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Abstract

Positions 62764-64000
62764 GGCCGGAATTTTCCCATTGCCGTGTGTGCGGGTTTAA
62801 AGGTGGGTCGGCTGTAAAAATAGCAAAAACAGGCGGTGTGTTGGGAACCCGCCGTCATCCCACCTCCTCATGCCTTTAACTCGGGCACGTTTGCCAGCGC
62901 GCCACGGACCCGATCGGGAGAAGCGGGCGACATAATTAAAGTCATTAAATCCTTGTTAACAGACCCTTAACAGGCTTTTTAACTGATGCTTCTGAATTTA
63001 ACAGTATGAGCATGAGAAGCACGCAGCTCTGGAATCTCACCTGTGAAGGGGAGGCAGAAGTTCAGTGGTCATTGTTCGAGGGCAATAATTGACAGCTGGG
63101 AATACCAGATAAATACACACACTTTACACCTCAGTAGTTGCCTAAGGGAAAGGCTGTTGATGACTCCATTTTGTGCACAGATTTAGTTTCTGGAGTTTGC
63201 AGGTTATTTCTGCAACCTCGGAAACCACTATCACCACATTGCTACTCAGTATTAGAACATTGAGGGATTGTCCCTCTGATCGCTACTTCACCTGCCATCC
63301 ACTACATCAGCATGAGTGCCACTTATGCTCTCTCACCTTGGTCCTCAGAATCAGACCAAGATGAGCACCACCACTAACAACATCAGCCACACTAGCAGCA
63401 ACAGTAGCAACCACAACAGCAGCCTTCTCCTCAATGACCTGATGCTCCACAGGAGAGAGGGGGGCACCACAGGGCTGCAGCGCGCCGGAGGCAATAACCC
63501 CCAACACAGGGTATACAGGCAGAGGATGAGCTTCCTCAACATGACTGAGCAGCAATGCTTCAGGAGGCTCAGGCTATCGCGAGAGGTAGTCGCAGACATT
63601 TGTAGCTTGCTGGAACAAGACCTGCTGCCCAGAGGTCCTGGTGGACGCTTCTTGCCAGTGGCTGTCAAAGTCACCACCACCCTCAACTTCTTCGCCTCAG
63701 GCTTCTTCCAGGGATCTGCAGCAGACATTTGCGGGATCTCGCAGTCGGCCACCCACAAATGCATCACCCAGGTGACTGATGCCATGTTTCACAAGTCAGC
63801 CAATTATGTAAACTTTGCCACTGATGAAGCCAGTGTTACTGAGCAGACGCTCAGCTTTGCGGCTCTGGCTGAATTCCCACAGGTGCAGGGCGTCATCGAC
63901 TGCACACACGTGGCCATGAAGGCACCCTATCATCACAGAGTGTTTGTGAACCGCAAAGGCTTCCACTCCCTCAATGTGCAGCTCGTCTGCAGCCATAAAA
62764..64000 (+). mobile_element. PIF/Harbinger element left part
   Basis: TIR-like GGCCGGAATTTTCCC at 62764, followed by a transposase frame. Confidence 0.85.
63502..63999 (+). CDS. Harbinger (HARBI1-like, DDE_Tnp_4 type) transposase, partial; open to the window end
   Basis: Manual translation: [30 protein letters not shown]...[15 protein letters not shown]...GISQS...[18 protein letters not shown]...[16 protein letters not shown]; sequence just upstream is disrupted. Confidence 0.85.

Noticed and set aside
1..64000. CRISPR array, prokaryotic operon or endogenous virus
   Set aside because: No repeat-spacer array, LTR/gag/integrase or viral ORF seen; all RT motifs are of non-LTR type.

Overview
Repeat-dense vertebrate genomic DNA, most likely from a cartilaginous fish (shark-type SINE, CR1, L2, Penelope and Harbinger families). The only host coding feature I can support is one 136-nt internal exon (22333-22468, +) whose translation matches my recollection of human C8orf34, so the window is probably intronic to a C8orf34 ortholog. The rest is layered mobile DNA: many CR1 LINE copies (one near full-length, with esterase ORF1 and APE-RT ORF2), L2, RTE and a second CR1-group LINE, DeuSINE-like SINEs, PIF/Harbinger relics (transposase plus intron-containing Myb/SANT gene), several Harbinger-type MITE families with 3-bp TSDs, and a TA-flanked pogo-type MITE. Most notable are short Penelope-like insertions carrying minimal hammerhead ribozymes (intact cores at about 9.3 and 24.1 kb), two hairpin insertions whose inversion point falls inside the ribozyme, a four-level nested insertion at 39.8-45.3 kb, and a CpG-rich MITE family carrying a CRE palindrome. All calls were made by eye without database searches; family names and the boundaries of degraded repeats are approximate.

This article examines the field of remote interpretation in both signed and spoken languages. Remote interpreting is used throughout a range of specializations including medical, mental health, education, conference, and legal environments. Video interpreting is here to stay, despite obstacles that continue to pose a challenge; many who fight this technology do so against the natural paradigm shift that the field will take. I propose that rather than resist the expansion of technology, interpreter educators instead teach interpreters how to use it effectively. In this article I identify important topics for educators to address, to help interpreters make ethically wise decisions in this setting and to improve the provision of services.

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